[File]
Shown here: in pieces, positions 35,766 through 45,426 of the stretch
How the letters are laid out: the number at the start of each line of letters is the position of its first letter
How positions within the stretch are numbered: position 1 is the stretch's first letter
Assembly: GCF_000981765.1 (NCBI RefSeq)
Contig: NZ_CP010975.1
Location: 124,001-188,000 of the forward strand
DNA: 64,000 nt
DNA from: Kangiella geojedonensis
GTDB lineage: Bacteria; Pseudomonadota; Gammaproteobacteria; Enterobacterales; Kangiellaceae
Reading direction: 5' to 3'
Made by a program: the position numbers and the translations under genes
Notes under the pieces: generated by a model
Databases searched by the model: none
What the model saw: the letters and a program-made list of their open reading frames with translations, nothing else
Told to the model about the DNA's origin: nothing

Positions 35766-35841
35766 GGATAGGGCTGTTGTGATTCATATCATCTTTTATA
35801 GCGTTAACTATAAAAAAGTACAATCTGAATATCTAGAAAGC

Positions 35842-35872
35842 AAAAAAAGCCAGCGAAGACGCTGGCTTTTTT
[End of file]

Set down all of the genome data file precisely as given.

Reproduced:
Shown here: in pieces, positions 35,766 through 45,426 of the stretch
How the letters are laid out: the number at the start of each line of letters is the position of its first letter
How positions within the stretch are numbered: position 1 is the stretch's first letter
Assembly: GCF_000981765.1 (NCBI RefSeq)
Contig: NZ_CP010975.1
Location: 124,001-188,000 of the forward strand
DNA: 64,000 nt
DNA from: Kangiella geojedonensis
GTDB lineage: Bacteria; Pseudomonadota; Gammaproteobacteria; Enterobacterales; Kangiellaceae
Reading direction: 5' to 3'
Made by a program: the position numbers and the translations under genes
Notes under the pieces: generated by a model
Databases searched by the model: none
What the model saw: the letters and a program-made list of their open reading frames with translations, nothing else
Told to the model about the DNA's origin: nothing

Positions 35766-35841
35766 GGATAGGGCTGTTGTGATTCATATCATCTTTTATA
35801 GCGTTAACTATAAAAAAGTACAATCTGAATATCTAGAAAGC

Positions 35842-35872
35842 AAAAAAAGCCAGCGAAGACGCTGGCTTTTTT